• Property agent’s fees and commissions (including prior to the property being available to rent)
  • Quantity surveyor’s fees
  • Costs incurred in relocating tenants into temporary accommodation if the property is unfit to occupy for a period of time
  • Repairs and maintenance costs
  • Cost of a defective building works report in connection to repairs and maintenance conducted
  • Secretarial and bookkeeping fees
  • Security patrol fees
  • Servicing costs (e.g., water heater servicing)
  • Stationery and postage expenses
  • Telephone calls and rental charges
  • Tax-related expenses
  • Travel and car expenses to the extent that they are deductible
  • Water charges

To be eligible for deduction, these expenses must be incurred by you and not covered by the tenant.

Can claim deductions over a number of income years

expenses

You may come across three types of expenses for your rental property that can be claimed over multiple income years:

  1. Borrowing expenses

    The following are expenses directly associated with taking out a loan for the property. They include:
  • Loan establishment fees
  • Title search fees charged by your lender
  • Costs for preparing and filing mortgage documents
  • Mortgage broker fees
  • Stamp duty charged on the mortgage
  • Fees for a valuation required for loan approval
  • Lender’s mortgage insurance billed to the borrower

On the other hand, the following expenses are not considered borrowing expenses:

  • Insurance policy premiums for a policy that covers the loan repayment in the event of your death, disability, or unemployment
  • Interest expenses
  • Stamp duty charged on the transfer of the property
  • Stamp duty incurred for acquiring a leasehold interest in the property (e.g., an ACT 99-year Crown lease)
  1. Amounts for decline in value of depreciating assets (allowed only in certain circumstances)

    When acquiring a rental property, the tax treatment considers the purchase as comprising both the building itself and individual items of ‘plant’. ‘Plant’ refers to depreciable assets like air conditioners, stoves, and other similar items. Consequently, it becomes necessary to allocate the purchase price between the ‘building’ and the various depreciable assets.

You are eligible to claim a deduction equivalent to the decline in value of a depreciating asset you owned at any point during the income year. However, the deduction is reduced if you use the asset for non-taxable purposes. Starting from 1 July 2017, the deduction is further reduced if you installed or utilized the asset in your residential rental property to generate rental income, and the asset was a second-hand depreciating asset (unless specific exceptions apply).

depreciating assets

Certain items within a rental property are considered integral to the rental activity and are not treated as individual assets in their own regard. If your depreciating asset is not categorized as plant and is permanently affixed to the building or forms an integral part of the structure, your expenses will typically be classified as construction expenditure for capital works. In such cases, you may be eligible for a capital works deduction for those items.

  1. Capital works deductions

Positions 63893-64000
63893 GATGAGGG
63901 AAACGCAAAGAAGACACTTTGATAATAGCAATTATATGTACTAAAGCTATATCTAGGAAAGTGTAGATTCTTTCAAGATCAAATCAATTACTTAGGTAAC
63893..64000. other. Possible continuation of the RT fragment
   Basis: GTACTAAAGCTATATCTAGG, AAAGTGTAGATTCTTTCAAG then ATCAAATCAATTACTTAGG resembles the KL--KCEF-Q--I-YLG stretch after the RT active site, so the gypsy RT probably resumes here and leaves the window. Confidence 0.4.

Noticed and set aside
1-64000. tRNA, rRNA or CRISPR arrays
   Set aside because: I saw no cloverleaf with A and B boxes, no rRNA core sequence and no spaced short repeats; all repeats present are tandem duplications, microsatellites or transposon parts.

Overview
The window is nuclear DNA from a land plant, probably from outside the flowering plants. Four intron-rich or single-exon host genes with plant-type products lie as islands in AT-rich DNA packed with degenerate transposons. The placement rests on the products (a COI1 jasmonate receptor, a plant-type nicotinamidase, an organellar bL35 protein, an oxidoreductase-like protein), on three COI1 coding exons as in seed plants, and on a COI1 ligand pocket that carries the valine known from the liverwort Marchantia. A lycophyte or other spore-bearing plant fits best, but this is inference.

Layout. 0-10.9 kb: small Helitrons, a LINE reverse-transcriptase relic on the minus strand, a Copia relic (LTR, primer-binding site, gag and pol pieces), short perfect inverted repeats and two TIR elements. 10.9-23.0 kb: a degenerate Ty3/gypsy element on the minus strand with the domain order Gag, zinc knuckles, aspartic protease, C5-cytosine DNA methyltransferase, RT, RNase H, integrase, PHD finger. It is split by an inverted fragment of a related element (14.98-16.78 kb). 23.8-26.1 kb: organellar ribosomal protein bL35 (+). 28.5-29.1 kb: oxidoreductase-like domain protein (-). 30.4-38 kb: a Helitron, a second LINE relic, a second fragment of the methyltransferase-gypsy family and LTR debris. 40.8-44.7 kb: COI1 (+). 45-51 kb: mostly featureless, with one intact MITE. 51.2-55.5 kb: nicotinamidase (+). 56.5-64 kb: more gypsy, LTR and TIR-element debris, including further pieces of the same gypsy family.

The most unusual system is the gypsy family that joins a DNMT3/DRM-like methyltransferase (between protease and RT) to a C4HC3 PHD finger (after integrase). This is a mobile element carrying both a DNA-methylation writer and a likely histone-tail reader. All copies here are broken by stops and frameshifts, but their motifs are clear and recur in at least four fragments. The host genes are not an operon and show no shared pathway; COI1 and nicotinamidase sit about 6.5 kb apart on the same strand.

Certain types of construction expenditure are eligible for deduction. In the context of residential rental properties, these deductions are typically spread over a period of 25 or 40 years and are known as capital works deductions. It is important to note that the total capital works deductions cannot exceed the actual construction expenditure. Additionally, no deduction is available until the construction is fully completed.

    Deductions related to construction expenditure are applicable to capital works, which include:
  • Construction of a building or an extension, such as adding a room, garage, patio, or pergola.
  • Alterations to the property, such as the removal or addition of an internal wall.
  • Structural improvements to the property, such as the addition of a gazebo, carport, sealed driveway, retaining wall, or fence.

Deductions for your rental property are only applicable for the period when it is rented out or genuinely available for rent.

In the unfortunate event that your rental property is destroyed, such as by fire or a natural disaster, resulting in a complete loss of the asset, you can claim a deduction in the income year when the capital works are destroyed. This deduction applies to the remaining construction expenditure that hasn’t been deducted yet. However, it’s important to note that this deduction should be reduced by any insurance proceeds and salvage receipts you receive.

Keep your rental property records

rental property records

To ensure proper documentation of rental expenses, it is necessary to maintain records in English or in a form that can be easily translated into English. These records should contain the following information:

  • Name of the supplier – Identify the name of the individual or business from whom the expense was incurred.
  • Amount of the expense – Clearly state the monetary value of the expense incurred.
  • Nature of the goods or services – Describe the specific goods or services for which the expense was made.
  • Date the expense was incurred – Note the date when the expense was initially accrued.
  • Date of the document – Specify the date on which the document recording the expense was generated.

When a document does not provide the payment date for an expense, it is important to rely on independent evidence, such as a bank statement, to establish the date when the expense was incurred.

Maintain records of your rental income and expenses for a duration of five years from 31 October or, if you lodge your tax return at a later date, for five years from the date of lodgment. In the event of a dispute with the tax authority concerning your rental property, retain the relevant records until the resolution of the dispute.

Please refrain from submitting these records with your tax return. Instead, keep them on hand in case ATO asks to see them.

Bottomline

Understanding rental expenses and deductions is essential for property owners in Australia to optimise their returns and comply with ATO regulations. By accurately recording expenses, categorising them correctly, and staying informed about deductible items, landlords can make the most of their rental investments. 

If you have any further questions or need assistance with your financial matters, feel free to contact BloomWealth, your trusted partner in property investment and taxation.